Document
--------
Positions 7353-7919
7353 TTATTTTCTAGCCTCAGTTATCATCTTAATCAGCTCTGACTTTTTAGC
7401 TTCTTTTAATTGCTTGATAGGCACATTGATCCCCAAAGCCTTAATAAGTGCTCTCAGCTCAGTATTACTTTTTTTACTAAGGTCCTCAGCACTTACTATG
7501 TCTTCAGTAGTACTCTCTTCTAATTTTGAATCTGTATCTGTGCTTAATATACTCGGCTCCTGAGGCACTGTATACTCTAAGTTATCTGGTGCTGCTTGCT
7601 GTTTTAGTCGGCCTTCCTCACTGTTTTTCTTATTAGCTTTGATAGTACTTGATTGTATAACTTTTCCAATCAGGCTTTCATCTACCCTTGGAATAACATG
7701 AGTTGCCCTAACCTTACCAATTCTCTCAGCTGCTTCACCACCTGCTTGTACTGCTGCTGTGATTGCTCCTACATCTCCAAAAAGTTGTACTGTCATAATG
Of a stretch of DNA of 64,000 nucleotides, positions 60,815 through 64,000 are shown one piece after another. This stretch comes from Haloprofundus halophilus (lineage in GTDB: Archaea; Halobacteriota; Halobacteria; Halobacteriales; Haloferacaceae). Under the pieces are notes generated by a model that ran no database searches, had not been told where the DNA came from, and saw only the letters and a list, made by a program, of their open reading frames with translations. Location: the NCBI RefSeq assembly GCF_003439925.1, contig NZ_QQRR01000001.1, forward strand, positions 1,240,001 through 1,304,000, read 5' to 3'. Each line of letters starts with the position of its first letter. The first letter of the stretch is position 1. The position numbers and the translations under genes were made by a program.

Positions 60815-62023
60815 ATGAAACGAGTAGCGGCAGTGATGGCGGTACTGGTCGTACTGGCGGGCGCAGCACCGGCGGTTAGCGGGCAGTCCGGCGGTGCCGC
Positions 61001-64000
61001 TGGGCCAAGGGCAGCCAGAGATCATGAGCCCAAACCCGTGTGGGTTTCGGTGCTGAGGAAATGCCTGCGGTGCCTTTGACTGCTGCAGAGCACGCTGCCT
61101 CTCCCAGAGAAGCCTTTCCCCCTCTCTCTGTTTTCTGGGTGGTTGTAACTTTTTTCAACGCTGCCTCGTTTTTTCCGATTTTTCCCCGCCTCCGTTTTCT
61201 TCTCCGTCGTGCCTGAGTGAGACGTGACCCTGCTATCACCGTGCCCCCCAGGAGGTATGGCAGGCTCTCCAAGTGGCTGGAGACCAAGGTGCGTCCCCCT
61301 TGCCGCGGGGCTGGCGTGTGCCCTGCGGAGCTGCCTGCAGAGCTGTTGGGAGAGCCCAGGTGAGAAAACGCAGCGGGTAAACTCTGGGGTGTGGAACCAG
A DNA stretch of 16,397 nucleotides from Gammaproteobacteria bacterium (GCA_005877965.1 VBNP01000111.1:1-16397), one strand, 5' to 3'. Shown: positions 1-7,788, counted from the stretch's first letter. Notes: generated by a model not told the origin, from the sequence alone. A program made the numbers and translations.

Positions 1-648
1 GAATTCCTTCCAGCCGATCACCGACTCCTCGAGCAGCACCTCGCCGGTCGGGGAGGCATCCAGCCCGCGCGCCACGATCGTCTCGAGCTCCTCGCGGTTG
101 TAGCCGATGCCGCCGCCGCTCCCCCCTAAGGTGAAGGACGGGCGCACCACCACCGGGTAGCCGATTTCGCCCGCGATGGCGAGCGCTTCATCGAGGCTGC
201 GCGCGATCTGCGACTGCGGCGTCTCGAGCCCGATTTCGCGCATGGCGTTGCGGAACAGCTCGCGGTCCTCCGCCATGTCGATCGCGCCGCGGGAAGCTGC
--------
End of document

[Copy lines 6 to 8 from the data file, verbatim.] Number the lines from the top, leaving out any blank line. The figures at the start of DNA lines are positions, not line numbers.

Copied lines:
7701 AGTTGCCCTAACCTTACCAATTCTCTCAGCTGCTTCACCACCTGCTTGTACTGCTGCTGTGATTGCTCCTACATCTCCAAAAAGTTGTACTGTCATAATG
Of a stretch of DNA of 64,000 nucleotides, positions 60,815 through 64,000 are shown one piece after another. This stretch comes from Haloprofundus halophilus (lineage in GTDB: Archaea; Halobacteriota; Halobacteria; Halobacteriales; Haloferacaceae). Under the pieces are notes generated by a model that ran no database searches, had not been told where the DNA came from, and saw only the letters and a list, made by a program, of their open reading frames with translations. Location: the NCBI RefSeq assembly GCF_003439925.1, contig NZ_QQRR01000001.1, forward strand, positions 1,240,001 through 1,304,000, read 5' to 3'. Each line of letters starts with the position of its first letter. The first letter of the stretch is position 1. The position numbers and the translations under genes were made by a program.

Positions 60815-62023